The Massachusetts Bay Transit Authority held a virtual meeting Wednesday to discuss changing fare prices for its services to help improve equity across the city of Boston.
Fare changes include lowering the price for 1-day LinkPasses from $12.75 to $11, allowing second transfers on the subway or bus, introducing monthly passes to all modes for “Reduced Fare Riders” and instituting permanent 5-Day FlexPasses on the commuter rail, among other proposals.
If unanimously approved by the MBTA board in March, the changes would go into effect on July. 1.
The MBTA Board of Directors Audit and Finance Subcommittee discussed the reasoning behind the potential changes at the meeting.
“We had three key goals,” said Lynsey Heffernan, the assistant general manager for policy and transit planning at the MBTA. “One was to target our Reduced Fare Riders, obviously important as we think about equity.”
Heffernan said Reduced Fare Riders include individuals with disabilities, youth under 25 who are low income, senior and other groups.
“We really wanted to fill some of the gaps in our existing fare structure for those individuals in reduced fare groups,” she said.
Heffernan said the second goal concerns reducing fares to bring back riders, which has long term implications for the T.
“We are proposing to expand our offering and allow Reduced Fare Riders to buy monthly passes on the modes which they cannot right now, particularly commuter rail and ferry,” Heffernan said.
Based on the MBTA presentation, 2,000 to 9,000 more riders will be able to use its services due to the expanded monthly passes, with an expected revenue somewhere between $18,000 and $144,000.
Theatrical lighting designer and Brighton resident Evyn Newton said he used to take the Green and Orange lines every day to get to work but now rides the bus every day.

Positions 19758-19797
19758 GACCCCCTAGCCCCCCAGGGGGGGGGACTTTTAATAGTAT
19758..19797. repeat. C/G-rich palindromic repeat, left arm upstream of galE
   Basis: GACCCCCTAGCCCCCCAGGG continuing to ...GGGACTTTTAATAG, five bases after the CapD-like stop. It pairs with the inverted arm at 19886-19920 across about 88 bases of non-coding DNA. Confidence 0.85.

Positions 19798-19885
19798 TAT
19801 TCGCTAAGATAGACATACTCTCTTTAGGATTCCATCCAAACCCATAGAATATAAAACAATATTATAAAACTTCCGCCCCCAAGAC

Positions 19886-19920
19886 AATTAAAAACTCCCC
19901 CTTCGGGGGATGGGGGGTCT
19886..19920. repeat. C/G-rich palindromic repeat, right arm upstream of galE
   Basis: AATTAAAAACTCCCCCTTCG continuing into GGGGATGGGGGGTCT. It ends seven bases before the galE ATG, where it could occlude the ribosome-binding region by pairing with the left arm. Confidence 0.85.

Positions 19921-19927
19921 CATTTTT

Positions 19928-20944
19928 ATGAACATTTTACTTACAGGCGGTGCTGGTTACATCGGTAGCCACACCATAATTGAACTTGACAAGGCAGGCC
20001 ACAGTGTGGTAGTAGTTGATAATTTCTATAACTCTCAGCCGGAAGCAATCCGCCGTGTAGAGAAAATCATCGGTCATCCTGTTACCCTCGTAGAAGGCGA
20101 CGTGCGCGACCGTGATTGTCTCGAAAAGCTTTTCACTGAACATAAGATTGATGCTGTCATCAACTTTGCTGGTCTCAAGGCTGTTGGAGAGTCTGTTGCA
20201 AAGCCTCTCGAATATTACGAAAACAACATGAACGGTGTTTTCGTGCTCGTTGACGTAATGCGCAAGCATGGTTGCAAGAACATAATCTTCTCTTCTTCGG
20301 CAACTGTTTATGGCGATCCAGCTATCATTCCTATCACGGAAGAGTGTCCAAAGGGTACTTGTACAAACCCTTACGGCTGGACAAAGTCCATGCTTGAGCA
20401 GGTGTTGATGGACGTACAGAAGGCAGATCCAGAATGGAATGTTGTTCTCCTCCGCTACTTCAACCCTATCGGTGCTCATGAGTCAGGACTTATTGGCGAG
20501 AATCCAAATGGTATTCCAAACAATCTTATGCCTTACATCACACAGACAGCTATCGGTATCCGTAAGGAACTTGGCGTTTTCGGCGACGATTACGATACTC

“Making fares accessible is always a good thing, it means more people can take transit without breaking the bank,” he said.
The third goal presented during the virtual meeting is to simplify fare rules.
Previously, riders were unable to transfer between three buses for free, which caused confusion in the past, according to Heffernan.
“We’re trying to make that a little more rational and make it make sense for our riders,” she said.
Speaking to The Daily Free Press, Dorchester resident Eddie Mack said the new changes make him happy.
“I don’t usually use the bus enough times to make the trips worth it, but with those options I’m actually able to pay for less and use it as I may need it. I get the full use out of it now.”
Heffernan explained how changing fare prices could eventually lead to a more equitable transit system.
“In large part how I think about this is the importance of balancing both ridership and revenue, which often play against each other,” Heffernan said. “This work that we have been doing over the last couple of months is really trying to titrate those given the environment that we are in today.”